The following is a letter I sent to the administration of my former high school about eliminating the practice of spanking. Spanking is still legal in Alabama, as it is in 19 other states primarily in the southeastern US. The current bill in congress, while applying to public schools across the US, does not apply to private schools that do not receive funding from the federal government.
To Whom It May Concern:
My name is Nash Yielding, and I am a Briarwood graduate from the year 2007. I attended Briarwood for all of my schooling, from K-4 through the end of high school. Since graduating, I have spent some time studying psychology, both formally (through college classes) and informally (by reading a number of books and current journal articles, and by listening to interviews with experts in the field). Conflict resolution, both among adults and between adults and children, has been of particular interest to me.
I recently spoke with Dr. Mosbacker about alternatives to spanking, which I believe (and which research has shown) to be not only ineffective, but a counterproductive means of discipline. I was overjoyed to hear that the practice has been officially discontinued at the high school and junior high level, but I believe there is a good case to be made for change at the elementary level too.
Like any exercise of authority and power, spanking creates external incentives for a child to change his behavior. It may achieve compliance in the short run, but it does not promote genuine understanding of the difference between right and wrong . A child who is spanked does not internalize a methodology for making healthy and sound decisions. He only learns to follow the dictates of authority in the moment . Instead of spanking, teachers could model negotiation. They could explain why certain rules exist, and how they serve the interests of both the school and the child. Children want to cooperate. If they are given the chance to understand the purpose of a rule (and if the rule makes sense), then they are much more likely to participate in following the rules and encouraging others to follow them as well.
If a child is climbing on a fence, the teacher could threaten him with punishment, or she could say something like: “When I see you climbing on the fence, I feel afraid because you could fall off and hurt yourself, and I don’t want you to be hurt. Even if you are a good climber, other children who are not good climbers may see you climbing and want to copy you. I don’t want them to fall and get hurt either. I want you to have fun, but I have to watch the whole playground. I can’t make sure everyone else is playing safe and having fun if I have to spend all my time paying extra attention to you because you’re doing something dangerous.” She could go on to suggest alternative forms of play that don’t involve increased risk.
This approach may seem time-consuming—and at the beginning it is. But because it promotes understanding of the reasons behind the rule, the child can internalize the logic behind not only this particular rule, but perhaps other rules as well. Children want to know why things are the way they are—That’s why they’re always asking!
Negotiation begins when the teacher explains her perspective, but that’s only half the equation. It is equally important for the child to be heard, and to feel that his perspective is understood. Even if the rule doesn’t change, it can be enormously helpful for the child to have the experience of being listened to. If his thoughts and feelings matter, he is much more likely to feel that he has some investment in the school. Children aren’t alone in this. As adults we also feel more invested in our relationships when someone listens to us—our bosses, our neighbors, our spouses…And of course, there may be some chance that the rule is not serving its purpose (to keep the children safe and happy, to promote a secure and stimulating learning environment, etc.) and needs to be amended. Because children experience the teacher-student authority relationship from below rather than above, they may be able to see something that others have missed.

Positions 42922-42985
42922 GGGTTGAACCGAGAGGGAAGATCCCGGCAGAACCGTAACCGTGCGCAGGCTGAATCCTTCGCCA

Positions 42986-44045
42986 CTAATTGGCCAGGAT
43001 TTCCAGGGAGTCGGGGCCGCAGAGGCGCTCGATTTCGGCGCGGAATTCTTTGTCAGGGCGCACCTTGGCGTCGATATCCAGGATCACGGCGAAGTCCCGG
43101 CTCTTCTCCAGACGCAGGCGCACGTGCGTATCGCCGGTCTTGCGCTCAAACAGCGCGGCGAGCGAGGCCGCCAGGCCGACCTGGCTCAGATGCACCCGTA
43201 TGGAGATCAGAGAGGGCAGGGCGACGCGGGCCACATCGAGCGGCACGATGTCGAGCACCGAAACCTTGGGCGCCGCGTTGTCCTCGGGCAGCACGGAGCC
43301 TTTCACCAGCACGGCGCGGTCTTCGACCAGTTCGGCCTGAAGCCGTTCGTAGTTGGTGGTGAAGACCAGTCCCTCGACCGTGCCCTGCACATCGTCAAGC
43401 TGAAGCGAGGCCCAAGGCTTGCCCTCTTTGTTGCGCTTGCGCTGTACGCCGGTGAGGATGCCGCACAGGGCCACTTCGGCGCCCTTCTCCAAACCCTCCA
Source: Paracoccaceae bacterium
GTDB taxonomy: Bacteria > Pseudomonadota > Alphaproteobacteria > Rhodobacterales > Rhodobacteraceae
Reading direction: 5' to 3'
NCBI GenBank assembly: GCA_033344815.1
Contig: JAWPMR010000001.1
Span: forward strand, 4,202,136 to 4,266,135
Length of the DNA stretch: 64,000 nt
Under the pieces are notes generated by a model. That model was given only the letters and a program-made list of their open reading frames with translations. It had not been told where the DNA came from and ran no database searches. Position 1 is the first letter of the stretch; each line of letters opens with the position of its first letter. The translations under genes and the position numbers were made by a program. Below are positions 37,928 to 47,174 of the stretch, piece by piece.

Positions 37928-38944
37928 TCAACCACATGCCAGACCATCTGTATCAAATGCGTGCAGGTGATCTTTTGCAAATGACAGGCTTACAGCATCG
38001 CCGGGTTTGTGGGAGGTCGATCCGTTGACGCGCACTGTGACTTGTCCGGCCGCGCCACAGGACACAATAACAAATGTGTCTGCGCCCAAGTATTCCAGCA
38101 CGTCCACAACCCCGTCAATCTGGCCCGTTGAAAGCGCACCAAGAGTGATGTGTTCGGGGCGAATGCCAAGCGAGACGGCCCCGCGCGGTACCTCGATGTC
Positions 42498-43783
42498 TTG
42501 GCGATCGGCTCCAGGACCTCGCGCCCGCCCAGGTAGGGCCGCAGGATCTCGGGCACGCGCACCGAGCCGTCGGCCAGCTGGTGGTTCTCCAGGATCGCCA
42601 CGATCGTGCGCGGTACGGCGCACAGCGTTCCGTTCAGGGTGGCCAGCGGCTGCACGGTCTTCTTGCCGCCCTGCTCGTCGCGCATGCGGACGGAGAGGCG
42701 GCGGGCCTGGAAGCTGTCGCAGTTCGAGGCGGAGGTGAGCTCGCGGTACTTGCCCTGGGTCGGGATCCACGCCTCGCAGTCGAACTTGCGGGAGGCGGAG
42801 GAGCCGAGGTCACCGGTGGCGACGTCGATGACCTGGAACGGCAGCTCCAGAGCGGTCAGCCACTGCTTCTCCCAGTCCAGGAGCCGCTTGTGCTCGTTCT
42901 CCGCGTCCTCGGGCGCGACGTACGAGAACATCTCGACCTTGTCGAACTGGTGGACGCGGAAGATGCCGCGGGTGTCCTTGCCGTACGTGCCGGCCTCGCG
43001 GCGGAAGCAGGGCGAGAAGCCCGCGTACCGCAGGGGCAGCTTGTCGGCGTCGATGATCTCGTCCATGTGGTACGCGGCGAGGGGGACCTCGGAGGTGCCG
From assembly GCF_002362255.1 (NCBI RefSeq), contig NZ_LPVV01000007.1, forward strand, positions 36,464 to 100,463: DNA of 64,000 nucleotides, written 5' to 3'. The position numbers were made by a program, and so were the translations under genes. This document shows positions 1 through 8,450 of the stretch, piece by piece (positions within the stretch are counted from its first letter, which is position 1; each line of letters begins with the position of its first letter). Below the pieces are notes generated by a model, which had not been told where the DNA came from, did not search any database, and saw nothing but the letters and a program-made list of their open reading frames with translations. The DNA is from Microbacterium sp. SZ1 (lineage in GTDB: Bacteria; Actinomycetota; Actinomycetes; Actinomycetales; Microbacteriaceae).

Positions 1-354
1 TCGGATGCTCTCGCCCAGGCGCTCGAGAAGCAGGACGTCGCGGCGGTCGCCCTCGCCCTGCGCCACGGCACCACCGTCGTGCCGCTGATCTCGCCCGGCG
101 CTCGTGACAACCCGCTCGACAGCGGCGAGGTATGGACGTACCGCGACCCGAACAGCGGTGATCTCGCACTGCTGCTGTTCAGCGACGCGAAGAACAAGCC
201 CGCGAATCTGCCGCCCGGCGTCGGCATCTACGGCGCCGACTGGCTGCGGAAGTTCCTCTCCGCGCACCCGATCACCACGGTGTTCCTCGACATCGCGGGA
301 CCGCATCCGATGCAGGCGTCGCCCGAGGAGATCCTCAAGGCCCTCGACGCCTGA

Spanking can also be physically dangerous. There is no safe way to hit a child, particularly a young child. Depending on where they are hit, bruising and even damage to bones and tendons can occur . Even if one is attempting to hit a child in a “safe place” the child might move in the last moment so that he is struck in an unsafe place (such as the lower back, tailbone, or a major nerve, which for young children are still developing and are easily damaged). What if the child were to fall and hit his head or eye against the corner of a desk or table? A teacher may be two, or three, or even four times larger than a small child. What if the teacher overestimates his strength? What if a teacher gets carried away in the moment?
Certainly the school has policies that attempt to protect against extremities, such as recommending that teachers not “spank in anger,” and requiring that two adults be present during the procedure . But the physical, emotional, and spiritual risks of spanking are not reduced by hitting “without anger.” In my experience at Briarwood the “rule of two” was never followed (I was spanked once and saw other children being spanked on at least four other occasions, and there was never a second adult present). There is no way to enforce this policy; children are unaware of it and therefore cannot report violations (or will not, if they fear additional punishment), and teachers may also be unaware of the rule, or they may not wish to enforce it on themselves.
Spanking can harm brain development. Even if no visible physical damage is done to the child’s body, being struck by an adult (or even being threatened with such aggression) causes the release of stress hormones in the brain, including cortisol. Overstimulation by adrenaline and cortisol, particularly during the rapid development that occurs at an early age, has been shown to cause brain damage, even significantly reducing the size of certain areas of the brain. Such brain damage can result in learning disabilities, behavioral problems, and an inability to empathize with others—resulting in aggressive or even violent behavior .
I really appreciate that you took the time to read my letter. Like you, I want the children who go through Briarwood Christian School to have a safe, happy, and productive time at school. I want teachers and the students they are responsible for to have the best relationship possible. I want school to be an experience that children look forward to, not just one they endure. Thank you for considering the ideas I put forward above. I hope they are useful in beginning (or continuing!) a dialogue about the best way to model love and respect between teachers and students.